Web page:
Neutral soil. The Neutral Quarter along the U.S. border with Spanish Texas was created as a place where the military of both countries would engage. After the purchase of Louisiana in 1803, the United States and Spain were unable to agree on the Louisiana-Texas border. The “Neutral Strip,” sometimes referred to as no man`s land or neutral ground, was a controversial area between Spanish Texas and the newly American territory of Louisiana. In October 1806, American forces and the decline of the Spanish Empire clashed on the other side of the Sabine River. To avoid war, General James Wilkinson, who commanded U.S. forces, and Lieutenant-Colonel Simin de Herrera, commander for Spain, reached a temporary compromise known as the “neutral ground agreement.” If Herrera kept the Spanish troops west of Sabine, Wilkinson would withdraw American troops east of the traditional Franco-Spanish border. The two men formalized in writing the establishment of the neutral band and agreed that neither government would attempt to assert sovereignty over the territory, send troops to the neutral zone or allow the entry of someone (who is not already resident) until international diplomacy presents a definitive solution to the border issue. In fact, neutral land existed outside the government of the United States or Spain until 1821. And who got the neutral agreement on soils? On November 5, 1806, to avoid an armed confrontation, General James Wilkinson and Lieutenant-Colonel Simin de Herrera, the American and Spanish military commander, reached an agreement that made the disputed area neutral ground. After Louisiana Purchase, the United States and Spain failed to agree on the Louisiana-Texas border.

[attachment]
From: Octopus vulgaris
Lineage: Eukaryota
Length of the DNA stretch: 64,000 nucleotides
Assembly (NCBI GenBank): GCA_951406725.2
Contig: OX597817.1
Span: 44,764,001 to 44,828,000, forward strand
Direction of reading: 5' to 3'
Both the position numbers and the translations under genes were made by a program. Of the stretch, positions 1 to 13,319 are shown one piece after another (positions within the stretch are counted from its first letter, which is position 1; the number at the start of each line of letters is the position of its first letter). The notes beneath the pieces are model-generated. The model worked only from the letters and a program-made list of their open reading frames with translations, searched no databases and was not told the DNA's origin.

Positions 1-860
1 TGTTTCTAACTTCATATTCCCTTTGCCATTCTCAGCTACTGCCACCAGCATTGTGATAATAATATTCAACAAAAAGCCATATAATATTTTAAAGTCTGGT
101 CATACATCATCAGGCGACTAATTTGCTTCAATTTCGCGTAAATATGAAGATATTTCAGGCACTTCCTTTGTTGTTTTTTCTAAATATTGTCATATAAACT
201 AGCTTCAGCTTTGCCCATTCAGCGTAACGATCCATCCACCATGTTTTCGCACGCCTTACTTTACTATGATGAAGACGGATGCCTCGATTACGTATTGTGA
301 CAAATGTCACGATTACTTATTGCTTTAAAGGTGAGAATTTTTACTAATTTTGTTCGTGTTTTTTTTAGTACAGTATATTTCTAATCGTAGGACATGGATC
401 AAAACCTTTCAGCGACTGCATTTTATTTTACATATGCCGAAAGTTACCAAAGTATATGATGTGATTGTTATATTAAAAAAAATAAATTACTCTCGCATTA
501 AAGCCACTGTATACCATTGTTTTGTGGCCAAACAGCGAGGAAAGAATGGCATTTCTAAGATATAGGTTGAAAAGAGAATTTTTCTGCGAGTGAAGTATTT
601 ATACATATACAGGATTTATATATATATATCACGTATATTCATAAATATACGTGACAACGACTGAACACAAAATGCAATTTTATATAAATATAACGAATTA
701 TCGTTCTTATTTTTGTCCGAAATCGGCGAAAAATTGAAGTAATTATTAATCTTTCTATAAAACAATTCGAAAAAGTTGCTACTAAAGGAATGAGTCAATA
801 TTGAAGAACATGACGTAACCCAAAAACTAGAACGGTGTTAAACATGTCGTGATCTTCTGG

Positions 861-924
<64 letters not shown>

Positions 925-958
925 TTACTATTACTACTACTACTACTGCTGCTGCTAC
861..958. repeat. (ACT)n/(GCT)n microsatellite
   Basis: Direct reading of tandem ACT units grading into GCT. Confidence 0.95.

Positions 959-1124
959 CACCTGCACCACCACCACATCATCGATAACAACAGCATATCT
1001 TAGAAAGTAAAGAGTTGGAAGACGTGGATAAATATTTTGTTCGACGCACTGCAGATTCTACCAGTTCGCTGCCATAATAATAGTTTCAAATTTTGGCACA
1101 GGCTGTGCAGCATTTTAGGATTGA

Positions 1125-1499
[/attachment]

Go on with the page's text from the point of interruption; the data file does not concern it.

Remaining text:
The Neutral Terrain, also known as the “Neutral Strip”, “neutral”, of the Rio Hondo Strip, no Man`s Land of Louisiana, Sabine Free State, Bastard State, Stinking Hell and Devil`s Playground  – has become a controversial area between Spanish Texas and the new Louisiana Purchase.